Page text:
New technology digitizes music and thus creates the illusion of continuity the way cinema creates the illusion of motion – a single frame (or digit) is incomprehensible without the ones before and after. Thus, music is time dependent, actualized in the mind of the listener. This is the reason, I believe, that composers repeat musical phrases. Music by the French composer Poulenc (1899–1963), for example, is a parody of de capo; each figure is followed by its duplicate, a carbon copy, like an echo. Once, at a performance by the San Francisco Symphony I tried to count the number of times the first bars of The Hymn to Joy were repeated; I got up to eight before I lost track.
Music is all too often referred to as a universal language, an analogy that is misleading because it is only half right. Music communicates but not to the cognitive aspects of our being; it speaks to our emotions and while it arouses feelings it does not communicate knowledge nor does it encourage or precipitate violence. I can think of few sounds more militaristic than the Grand March from Aida, Act two; it awakens bellicosity but carries such stirring triumphal beauty as to sooth the savage breast.
In summary, music is a source of almost visceral pleasure needing the mind’s attention powers to unite its precious ephemeral sounds.
Return now to the question I started with. As best I can remember my real love of music (love of real music?) started when, together with my older and younger brothers, I listened to Bell Telephone Hour Monday night radio broadcasts and got swept away by the wonderful voices of Jan Pierce, Robert Merrill, Licia Albanese, Lily Pons and others. This was different from music at home and also from music I could play. I had no idea what those clear and powerful voices were singing about and it didn’t matter, not in the least. Had I inherited a capacity to love this stuff?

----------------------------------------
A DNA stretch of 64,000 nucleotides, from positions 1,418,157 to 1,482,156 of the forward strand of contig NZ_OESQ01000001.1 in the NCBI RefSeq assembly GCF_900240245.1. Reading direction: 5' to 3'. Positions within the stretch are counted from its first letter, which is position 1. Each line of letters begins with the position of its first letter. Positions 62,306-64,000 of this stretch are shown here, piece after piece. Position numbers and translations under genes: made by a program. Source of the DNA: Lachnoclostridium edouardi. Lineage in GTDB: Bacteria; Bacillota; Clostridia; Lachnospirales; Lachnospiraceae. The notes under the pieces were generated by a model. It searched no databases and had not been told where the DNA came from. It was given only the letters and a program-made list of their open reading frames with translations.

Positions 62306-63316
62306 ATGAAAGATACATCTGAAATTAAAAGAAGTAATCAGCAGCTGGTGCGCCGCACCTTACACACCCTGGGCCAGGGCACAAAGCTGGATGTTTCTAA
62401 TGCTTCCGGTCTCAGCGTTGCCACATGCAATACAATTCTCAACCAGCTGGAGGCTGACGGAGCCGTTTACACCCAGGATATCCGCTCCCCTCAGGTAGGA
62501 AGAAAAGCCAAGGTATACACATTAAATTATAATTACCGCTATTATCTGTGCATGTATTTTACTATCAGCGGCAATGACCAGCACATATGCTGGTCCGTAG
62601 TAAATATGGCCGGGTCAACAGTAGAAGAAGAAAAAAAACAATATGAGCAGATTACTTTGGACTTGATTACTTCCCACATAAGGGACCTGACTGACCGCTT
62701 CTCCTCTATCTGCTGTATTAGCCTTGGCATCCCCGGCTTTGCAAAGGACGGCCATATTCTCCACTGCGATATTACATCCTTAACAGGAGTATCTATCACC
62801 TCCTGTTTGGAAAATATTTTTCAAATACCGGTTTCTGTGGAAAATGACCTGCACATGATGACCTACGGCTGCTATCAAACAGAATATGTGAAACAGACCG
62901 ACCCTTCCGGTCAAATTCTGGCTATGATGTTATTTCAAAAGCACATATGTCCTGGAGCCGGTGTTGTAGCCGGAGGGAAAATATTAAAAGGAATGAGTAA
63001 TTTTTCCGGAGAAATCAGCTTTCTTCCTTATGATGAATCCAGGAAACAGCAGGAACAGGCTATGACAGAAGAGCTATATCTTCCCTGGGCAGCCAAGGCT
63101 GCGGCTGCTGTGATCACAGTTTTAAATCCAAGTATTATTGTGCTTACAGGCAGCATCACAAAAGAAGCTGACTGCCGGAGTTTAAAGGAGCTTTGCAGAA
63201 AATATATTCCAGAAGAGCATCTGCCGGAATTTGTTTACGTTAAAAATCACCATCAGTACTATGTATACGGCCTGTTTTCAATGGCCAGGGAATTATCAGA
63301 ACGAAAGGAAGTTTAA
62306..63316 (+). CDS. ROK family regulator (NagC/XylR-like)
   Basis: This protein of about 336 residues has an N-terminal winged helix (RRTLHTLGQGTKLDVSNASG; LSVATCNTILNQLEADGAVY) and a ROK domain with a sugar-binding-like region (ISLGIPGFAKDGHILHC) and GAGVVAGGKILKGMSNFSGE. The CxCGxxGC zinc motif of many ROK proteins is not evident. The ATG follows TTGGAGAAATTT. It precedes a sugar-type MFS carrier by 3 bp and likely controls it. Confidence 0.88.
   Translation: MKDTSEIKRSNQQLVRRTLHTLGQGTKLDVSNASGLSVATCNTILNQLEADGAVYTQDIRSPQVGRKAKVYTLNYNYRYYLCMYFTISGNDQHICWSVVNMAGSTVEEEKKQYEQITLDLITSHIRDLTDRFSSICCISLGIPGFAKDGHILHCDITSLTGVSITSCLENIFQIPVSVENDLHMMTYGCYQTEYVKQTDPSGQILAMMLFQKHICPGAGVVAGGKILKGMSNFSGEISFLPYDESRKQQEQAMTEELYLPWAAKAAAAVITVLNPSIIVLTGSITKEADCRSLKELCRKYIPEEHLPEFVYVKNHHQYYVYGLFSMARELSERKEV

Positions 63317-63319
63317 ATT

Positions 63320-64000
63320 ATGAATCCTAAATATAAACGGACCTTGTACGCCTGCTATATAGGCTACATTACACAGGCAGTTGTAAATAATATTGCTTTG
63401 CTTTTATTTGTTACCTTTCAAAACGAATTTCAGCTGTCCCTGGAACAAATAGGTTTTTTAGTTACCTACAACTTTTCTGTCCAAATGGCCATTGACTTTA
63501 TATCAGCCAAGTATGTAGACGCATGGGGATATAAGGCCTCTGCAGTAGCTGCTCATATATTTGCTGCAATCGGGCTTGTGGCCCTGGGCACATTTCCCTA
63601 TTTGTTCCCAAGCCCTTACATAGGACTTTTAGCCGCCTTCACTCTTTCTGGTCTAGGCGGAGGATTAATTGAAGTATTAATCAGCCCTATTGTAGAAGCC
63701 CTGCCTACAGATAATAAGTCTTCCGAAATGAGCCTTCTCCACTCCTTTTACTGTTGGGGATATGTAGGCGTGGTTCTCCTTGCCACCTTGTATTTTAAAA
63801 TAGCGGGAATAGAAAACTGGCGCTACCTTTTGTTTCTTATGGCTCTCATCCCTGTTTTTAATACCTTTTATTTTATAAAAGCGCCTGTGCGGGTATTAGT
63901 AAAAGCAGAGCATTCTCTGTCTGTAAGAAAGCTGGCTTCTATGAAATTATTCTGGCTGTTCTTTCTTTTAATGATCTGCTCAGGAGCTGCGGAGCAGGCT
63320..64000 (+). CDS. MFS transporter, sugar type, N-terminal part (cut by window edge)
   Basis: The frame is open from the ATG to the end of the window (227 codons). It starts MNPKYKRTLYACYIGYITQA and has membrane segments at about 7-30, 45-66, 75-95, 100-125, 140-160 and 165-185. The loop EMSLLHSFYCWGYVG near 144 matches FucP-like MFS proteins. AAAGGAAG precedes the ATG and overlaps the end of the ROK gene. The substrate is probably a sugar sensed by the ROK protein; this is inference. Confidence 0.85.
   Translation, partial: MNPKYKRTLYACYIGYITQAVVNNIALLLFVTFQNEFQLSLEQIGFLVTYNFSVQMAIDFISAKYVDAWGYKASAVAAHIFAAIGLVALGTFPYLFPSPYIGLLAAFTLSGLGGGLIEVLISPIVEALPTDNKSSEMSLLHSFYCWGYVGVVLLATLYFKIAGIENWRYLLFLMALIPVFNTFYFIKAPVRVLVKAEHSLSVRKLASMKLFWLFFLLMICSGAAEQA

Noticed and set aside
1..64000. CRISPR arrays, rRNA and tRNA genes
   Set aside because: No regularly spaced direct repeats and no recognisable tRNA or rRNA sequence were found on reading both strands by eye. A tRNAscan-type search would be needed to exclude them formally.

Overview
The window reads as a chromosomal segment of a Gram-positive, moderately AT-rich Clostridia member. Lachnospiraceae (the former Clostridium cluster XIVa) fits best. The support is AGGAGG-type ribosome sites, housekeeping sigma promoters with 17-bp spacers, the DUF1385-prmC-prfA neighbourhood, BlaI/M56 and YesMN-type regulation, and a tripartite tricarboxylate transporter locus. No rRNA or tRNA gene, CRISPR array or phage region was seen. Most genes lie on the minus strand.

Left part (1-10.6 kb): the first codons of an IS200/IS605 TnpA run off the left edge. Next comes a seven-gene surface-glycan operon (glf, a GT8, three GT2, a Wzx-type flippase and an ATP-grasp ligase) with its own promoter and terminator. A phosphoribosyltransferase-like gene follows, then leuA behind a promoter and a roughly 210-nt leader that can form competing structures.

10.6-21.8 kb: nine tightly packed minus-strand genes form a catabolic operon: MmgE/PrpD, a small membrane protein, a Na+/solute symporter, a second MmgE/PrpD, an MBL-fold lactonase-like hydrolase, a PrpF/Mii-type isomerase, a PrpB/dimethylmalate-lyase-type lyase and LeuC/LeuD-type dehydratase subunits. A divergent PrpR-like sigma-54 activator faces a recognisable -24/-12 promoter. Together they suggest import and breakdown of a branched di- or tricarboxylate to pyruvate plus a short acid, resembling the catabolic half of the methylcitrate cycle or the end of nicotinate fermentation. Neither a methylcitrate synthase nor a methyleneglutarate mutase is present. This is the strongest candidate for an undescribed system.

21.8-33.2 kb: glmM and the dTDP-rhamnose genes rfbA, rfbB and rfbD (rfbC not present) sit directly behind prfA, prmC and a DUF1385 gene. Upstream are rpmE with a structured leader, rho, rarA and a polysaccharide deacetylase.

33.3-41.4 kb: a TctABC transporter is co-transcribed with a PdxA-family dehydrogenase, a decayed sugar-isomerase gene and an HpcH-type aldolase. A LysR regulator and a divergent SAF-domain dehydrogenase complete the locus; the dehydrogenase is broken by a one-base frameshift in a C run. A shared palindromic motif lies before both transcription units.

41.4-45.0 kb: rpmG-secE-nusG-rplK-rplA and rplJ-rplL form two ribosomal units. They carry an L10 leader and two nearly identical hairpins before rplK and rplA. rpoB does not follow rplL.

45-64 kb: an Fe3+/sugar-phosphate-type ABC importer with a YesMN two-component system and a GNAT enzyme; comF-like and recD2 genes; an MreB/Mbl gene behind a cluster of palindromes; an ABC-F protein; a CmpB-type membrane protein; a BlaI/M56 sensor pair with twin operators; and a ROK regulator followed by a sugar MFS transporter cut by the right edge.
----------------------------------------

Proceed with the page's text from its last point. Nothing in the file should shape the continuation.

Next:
Finally, I must mourn briefly on the status of music in our brave new world. We have universal public education traceable, mutatis mutandis and with effort, to the trivium and quadrivium of the Middle Ages. Today’s curriculum in particular has kept pace with knowledge and although three subject from the quadrivium—Arithmetic, Geometry and Astronomy/Cosmology—survive in one form or another, Music has been pushed to the sidelines; music is now extra-curricular.
If you want to pursue your love of music in school you must submit to voluntary detention—stay after school as if you’re being punished for bad behavior. And of course every time there is budget shortfall music programs are sacrificed.
The place of music outside of school explains, in part, its scholastic neglect. Society at large treats music as an enhancement, a decoration, an embellishment, something you can do without but may enjoy if you have enough money and leisure. This is not only wrong-headed, it is a calamity!
Music is not unessential, a fringe, an extra; it is the food of love, coincident with life; without it the soul starves, humanity is crippled. Although not as necessary as food, music (not just my kind but all kinds—spirituals, jazz, swing, folk ballads, rap and reggae, etc.) is nevertheless as integral a part of life as speech.
Marvin Chachere is a San Pablo resident.